I have had the privilege of witnessing Paul’s definition of love in action. My parents have been married for 64 years. That is a long time to practice loving someone. My mother has been in the hospital and then in the skilled nursing facility for the past several weeks. Every day my father walks the 15 minutes from his assisted living facility to the nursing facility to be with my mother. For eight hours a day, each day, he sits at her bed holding her hand, talking softly at times, and giving encouraging words. For the first few weeks, she was unable to carry on any conversation. Instead, she would lay quietly or sleep throughout the day. Each weekend, when I go to Florida to check on them, I have different nurses telling me “I have never seen such love and devotion as I have seen between your parents. Your father is so patient and kind”. Love never gives up, never loses faith, is always hopeful, and endures through every circumstance (1 Corinthians 13:7, NLT).

What would others say about how you love your family? Would they be able to recognize the definition of love through your actions? In what area do you need to increase your love?

By: Denise Linton

Read: 1 Corinthians 13:4-7; 1 John 3:16; John 15:13

Have you ever looked up to someone and wanted to be like them? Who is that person for you? The Bible tells us that we are to be more like Jesus, and the way to do that is through love. Paul tells us in Ephesians 5:1-2 “Therefore be imitators of God, as beloved children. And walk in love, as Christ loved us and gave himself up for us, a fragrant offering and sacrifice to God.” (ESV) The night before he was crucified, Jesus told his disciples that if they wanted people to know they were followers of Jesus Christ, they needed to love like Him, “By this all people will know that you are my disciples, if you have love for one another.” (John 13:35, ESV).

When we, as Christians, love others, we are imitators of God and allow those who do not know Him the opportunity to feel His love through us. We hear all the time that love is a word to describe a feeling or an emotion. It has become a watered-down word we use to describe everything. I love the Carolina Panthers, I love hot air balloons, or I love my new car.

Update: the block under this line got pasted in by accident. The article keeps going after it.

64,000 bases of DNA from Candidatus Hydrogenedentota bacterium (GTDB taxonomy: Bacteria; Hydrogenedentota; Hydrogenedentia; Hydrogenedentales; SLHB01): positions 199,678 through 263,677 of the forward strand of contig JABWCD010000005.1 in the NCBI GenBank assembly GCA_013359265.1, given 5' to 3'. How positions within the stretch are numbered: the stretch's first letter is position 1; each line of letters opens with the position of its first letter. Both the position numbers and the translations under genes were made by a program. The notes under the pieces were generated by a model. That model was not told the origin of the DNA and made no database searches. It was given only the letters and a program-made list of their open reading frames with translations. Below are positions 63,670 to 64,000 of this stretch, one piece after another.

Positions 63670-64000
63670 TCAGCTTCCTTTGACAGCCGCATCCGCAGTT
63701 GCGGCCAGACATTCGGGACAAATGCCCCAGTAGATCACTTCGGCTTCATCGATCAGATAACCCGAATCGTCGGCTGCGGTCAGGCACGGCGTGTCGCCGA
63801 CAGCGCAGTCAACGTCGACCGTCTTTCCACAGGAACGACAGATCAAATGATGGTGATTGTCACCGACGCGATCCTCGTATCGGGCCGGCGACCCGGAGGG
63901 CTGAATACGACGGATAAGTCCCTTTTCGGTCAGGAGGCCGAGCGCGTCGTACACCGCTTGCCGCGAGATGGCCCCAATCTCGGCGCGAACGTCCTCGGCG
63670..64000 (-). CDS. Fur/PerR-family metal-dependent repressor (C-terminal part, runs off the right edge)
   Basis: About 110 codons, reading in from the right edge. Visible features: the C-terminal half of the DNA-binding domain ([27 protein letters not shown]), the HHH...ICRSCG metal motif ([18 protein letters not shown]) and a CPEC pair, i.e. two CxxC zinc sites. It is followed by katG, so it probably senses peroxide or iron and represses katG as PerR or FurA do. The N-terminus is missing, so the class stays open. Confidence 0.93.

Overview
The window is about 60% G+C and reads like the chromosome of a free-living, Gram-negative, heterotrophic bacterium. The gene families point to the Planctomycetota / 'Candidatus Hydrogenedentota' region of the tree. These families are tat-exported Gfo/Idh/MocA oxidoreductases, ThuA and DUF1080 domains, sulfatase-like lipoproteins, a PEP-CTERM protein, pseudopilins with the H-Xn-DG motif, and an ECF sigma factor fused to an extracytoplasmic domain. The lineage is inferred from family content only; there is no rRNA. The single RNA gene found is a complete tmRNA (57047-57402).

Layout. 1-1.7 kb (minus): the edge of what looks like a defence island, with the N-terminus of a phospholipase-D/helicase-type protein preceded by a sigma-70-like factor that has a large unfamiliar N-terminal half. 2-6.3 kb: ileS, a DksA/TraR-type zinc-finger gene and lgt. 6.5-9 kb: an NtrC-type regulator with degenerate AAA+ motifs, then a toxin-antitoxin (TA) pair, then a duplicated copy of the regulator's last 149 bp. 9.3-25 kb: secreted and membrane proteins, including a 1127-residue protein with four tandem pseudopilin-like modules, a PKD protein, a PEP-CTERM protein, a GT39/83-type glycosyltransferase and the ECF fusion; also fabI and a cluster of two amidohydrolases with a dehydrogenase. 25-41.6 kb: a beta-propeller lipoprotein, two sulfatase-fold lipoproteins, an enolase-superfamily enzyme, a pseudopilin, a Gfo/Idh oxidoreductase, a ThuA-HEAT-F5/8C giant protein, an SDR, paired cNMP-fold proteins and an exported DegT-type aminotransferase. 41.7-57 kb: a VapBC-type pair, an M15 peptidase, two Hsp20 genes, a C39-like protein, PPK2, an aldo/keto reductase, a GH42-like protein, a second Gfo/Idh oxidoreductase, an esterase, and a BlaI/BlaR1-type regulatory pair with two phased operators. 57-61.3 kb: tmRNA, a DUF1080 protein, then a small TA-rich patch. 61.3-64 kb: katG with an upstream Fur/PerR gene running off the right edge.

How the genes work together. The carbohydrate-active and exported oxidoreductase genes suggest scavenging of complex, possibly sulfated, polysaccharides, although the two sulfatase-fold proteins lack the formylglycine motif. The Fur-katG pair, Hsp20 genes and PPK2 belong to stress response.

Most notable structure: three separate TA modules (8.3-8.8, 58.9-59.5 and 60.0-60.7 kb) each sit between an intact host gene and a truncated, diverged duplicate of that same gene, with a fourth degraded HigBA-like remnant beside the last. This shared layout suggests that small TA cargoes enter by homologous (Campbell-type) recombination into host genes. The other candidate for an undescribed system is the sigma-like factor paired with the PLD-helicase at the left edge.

Jesus didn’t just go around telling everyone that he loved them, He put love into action. He healed the sick, fed the poor, and showed compassion for those who had been cast out of society and those who were hurting spiritually and emotionally. The ultimate action of love was giving his life upon the cross so that we could spend eternity with God our Father. In John 13:35, Jesus is telling us the importance of the action of love. It will show the world that you are His disciple. The love you show could be the difference in someone’s life or even someone’s eternity.

When I began serving in Cove Students several years ago, I had to go through an interview with the Student Ministry Director, Will. At this point in my life, I was a believer but not a follower. I didn’t even know this guy, but for some reason I don’t understand, I broke down in this interview and shared, for the first time with anyone, that I was angry at the world and at God. I felt like I had been let down and forgotten by many people, and I had been isolating myself since my husband died five years before.

Will suggested I check out one of the Care Groups at The Cove. Even though I really did not want to go, I agreed. That first Tuesday night I sat in the parking lot and tried to come up with every excuse not to go in. But I had given my word that I would try it. When I walked into the building, I saw Will sitting by the fireplace waiting for me. He gave me a quick hug and some words of encouragement, then left. I was good for about five minutes, then fear came over me, and I decided that this was not something I could do and started to walk towards the exit. That is when I received a text from Will that said, “I am praying for you right now and you can do this.” I remember thinking to myself, “You have got to be kidding me. Who shows this much love and compassion for someone they only know from an hour interview?” Who does this? Someone who wants to imitate God’s love.

It may seem like a small gesture, but it was that encounter of love that opened my heart to God. I knew that I wanted that kind of faith and love. I too, wanted to be like Jesus.

When was the last time you were an imitator of God and showed love to the unlovable? Loved someone through encouraging words or just being there to listen? Who can you introduce Jesus to through the action of love this week?

By: Denise Linton

Read: John 13:31-35; Ephesians 5:1-2